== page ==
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Old 02-08-2010, 10:57 PM
ncognito1 ncognito1 is offline
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Default Replacement Tuner Advice

I have a 1974 Guild D-40. I had the original beat up tuners replaced with Grovers which constantly slip. This is a majoy annoyance. What are some very precise tuners that would fit this guitar and be consistent with the overall design of the guitar. They don't necessarily have to be vintage accurate, but should fit aesthetically. The Grovers look nice, but function is more important to me.

DAVE
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  #2  
Old 02-10-2010, 07:42 AM
martinedwards martinedwards is offline
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the TUNERS slip or the strings slip on the tuners?

If it really IS the tuners then take them back to the retailer and get a refund as they are faulty, but a whole set of individual tuners ALL faulty?

I suspect not.

look at frets.com for the loop under method of attachingn strings and make sure the strings aren't binding in the nut.

I've NEVER come across a guitar with sealed tuners that NEEDED replaced.

I once wasted a fortune on a set of schaller locking tuners on a strat that needed some graphite ground into the nut.

I swapped out the tuners again and fixed the nut issue and all was well.

thankfully I bought the schallers 2nd hand off eBay so was able to recoup most of my outlay
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  #3  
Old 02-10-2010, 09:29 PM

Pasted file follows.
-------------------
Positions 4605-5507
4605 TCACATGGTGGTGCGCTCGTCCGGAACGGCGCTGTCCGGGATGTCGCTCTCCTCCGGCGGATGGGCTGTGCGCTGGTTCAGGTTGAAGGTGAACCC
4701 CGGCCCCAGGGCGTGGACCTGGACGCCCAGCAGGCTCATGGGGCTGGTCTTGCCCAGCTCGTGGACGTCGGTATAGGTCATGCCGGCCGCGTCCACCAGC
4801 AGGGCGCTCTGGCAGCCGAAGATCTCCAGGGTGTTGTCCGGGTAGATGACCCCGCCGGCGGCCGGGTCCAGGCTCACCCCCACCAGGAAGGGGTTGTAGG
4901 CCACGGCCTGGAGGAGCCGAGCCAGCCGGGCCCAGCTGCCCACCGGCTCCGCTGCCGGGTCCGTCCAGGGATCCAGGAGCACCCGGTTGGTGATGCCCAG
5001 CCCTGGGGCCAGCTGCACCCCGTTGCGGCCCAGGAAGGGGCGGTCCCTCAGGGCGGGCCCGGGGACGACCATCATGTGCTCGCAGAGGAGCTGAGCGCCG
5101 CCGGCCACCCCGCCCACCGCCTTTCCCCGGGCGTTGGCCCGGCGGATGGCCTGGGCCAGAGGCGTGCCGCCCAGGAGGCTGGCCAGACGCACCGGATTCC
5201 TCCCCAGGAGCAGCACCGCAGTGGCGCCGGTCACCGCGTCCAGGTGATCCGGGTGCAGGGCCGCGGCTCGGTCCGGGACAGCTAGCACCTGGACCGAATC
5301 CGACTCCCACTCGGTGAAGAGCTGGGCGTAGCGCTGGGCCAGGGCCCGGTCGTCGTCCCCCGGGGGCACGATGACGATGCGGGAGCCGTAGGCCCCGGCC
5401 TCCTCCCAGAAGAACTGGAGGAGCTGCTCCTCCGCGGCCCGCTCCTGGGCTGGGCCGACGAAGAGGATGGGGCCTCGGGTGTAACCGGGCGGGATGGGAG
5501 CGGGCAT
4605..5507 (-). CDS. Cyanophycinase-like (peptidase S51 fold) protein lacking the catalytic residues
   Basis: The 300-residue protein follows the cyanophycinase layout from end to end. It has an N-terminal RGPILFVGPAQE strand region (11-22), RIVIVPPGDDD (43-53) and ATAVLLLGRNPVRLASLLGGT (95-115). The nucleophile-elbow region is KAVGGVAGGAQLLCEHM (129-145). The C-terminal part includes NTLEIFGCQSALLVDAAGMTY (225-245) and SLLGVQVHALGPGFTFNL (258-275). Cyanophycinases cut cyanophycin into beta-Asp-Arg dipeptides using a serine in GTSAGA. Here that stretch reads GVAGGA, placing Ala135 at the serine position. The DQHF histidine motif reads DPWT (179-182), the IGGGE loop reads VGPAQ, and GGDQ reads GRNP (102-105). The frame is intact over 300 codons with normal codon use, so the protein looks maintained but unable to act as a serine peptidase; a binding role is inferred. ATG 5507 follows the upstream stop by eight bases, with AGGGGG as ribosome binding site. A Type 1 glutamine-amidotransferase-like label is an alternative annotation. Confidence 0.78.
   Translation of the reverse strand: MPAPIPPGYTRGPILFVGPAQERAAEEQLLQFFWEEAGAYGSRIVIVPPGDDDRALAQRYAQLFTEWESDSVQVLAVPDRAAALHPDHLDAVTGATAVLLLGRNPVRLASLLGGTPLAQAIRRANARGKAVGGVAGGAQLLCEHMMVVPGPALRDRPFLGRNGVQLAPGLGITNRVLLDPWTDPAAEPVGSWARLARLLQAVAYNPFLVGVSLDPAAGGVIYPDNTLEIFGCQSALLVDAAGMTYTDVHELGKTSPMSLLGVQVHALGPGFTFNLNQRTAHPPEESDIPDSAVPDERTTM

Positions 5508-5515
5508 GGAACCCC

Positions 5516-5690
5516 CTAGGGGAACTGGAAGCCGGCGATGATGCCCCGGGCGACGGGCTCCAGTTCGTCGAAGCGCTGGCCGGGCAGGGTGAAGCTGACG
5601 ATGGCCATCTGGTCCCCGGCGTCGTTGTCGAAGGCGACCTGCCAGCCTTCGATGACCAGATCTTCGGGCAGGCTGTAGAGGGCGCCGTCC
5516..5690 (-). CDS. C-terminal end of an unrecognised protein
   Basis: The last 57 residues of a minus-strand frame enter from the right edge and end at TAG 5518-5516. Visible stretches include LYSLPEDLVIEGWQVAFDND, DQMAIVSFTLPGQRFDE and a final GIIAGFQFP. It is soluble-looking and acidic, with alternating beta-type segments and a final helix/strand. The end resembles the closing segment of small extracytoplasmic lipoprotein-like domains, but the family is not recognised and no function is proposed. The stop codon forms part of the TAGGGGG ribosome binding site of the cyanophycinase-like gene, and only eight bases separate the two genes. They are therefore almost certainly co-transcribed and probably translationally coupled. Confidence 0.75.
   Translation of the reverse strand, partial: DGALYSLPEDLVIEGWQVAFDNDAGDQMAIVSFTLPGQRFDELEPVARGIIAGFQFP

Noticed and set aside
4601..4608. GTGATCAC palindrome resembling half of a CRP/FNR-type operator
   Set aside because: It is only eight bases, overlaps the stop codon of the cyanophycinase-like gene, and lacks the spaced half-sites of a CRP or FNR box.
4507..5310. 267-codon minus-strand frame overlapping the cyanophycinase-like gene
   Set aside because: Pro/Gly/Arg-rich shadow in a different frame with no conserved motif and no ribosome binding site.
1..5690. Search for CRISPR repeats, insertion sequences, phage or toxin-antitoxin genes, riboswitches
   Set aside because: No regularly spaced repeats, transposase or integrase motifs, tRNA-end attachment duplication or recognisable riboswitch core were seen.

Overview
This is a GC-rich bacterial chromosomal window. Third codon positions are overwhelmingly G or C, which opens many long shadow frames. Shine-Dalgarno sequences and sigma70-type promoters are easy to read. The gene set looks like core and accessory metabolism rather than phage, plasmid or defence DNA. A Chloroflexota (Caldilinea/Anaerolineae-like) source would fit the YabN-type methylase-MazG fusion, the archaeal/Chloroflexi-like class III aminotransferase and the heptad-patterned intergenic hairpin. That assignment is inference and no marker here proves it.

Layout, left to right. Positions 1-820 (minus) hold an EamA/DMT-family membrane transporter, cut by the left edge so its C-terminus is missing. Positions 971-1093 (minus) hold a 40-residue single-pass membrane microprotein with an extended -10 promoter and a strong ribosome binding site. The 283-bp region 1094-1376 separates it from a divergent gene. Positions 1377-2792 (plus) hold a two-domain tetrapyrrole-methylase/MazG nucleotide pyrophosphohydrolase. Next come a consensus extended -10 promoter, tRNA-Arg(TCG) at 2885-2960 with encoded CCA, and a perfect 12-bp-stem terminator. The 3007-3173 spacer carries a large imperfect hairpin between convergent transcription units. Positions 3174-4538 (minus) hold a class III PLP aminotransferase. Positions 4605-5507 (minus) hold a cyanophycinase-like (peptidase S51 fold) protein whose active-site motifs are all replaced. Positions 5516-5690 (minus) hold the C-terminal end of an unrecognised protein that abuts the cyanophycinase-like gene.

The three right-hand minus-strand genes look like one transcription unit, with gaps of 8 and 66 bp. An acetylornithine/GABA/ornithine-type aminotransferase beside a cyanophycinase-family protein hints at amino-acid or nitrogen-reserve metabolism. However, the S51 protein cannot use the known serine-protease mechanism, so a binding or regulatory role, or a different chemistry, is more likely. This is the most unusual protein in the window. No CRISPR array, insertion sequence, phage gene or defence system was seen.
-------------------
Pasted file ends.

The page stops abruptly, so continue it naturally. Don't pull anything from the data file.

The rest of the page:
ncognito1 ncognito1 is offline
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Quote:
Originally Posted by martinedwards View Post
the TUNERS slip or the strings slip on the tuners?

If it really IS the tuners then take them back to the retailer and get a refund as they are faulty, but a whole set of individual tuners ALL faulty?

I suspect not.

look at frets.com for the loop under method of attachingn strings and make sure the strings aren't binding in the nut.

I've NEVER come across a guitar with sealed tuners that NEEDED replaced.

I once wasted a fortune on a set of schaller locking tuners on a strat that needed some graphite ground into the nut.

I swapped out the tuners again and fixed the nut issue and all was well.

thankfully I bought the schallers 2nd hand off eBay so was able to recoup most of my outlay
Martin--

Thank you. You know exactly what you're talking about. Yesterday I put a new set of strings on using the method you refer to. I had all along checked the post nuts and button screws, tightening when necessary. I'd also used graphite and nut lube in the nut slots. But... just like you said it is markedly improved how well it stays in tune now, and it's all due to the manner in which the strings are installed. I am so happy now. I watched a video on the Guild Forum, "Let's Talk Guild". Seat the ball ends by a quick yank till they click. Pull each string tight toward the nut and cut at the next higher post. For the D just imagine a post above it to cut at the correct length. The one exception is the G because it has the smallest core of the wound strings so it is cut a little longer. Keep tension with the other hand just below the nut as you wind the tuning key. Tune roughly to pitch. Stretch and retune. They settled over night needing one adjustment this morning and are stable now.

Ignorantly, I had been winding each string first with one wrap on top and the rest below thinking it would lock the string and prevent slipping, but ironically the opposite was the result. What a relief!

DAVE
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Old 02-10-2010, 10:57 PM
ironman187 ironman187 is offline
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Quote:
Originally Posted by ncognito1 View Post
Martin--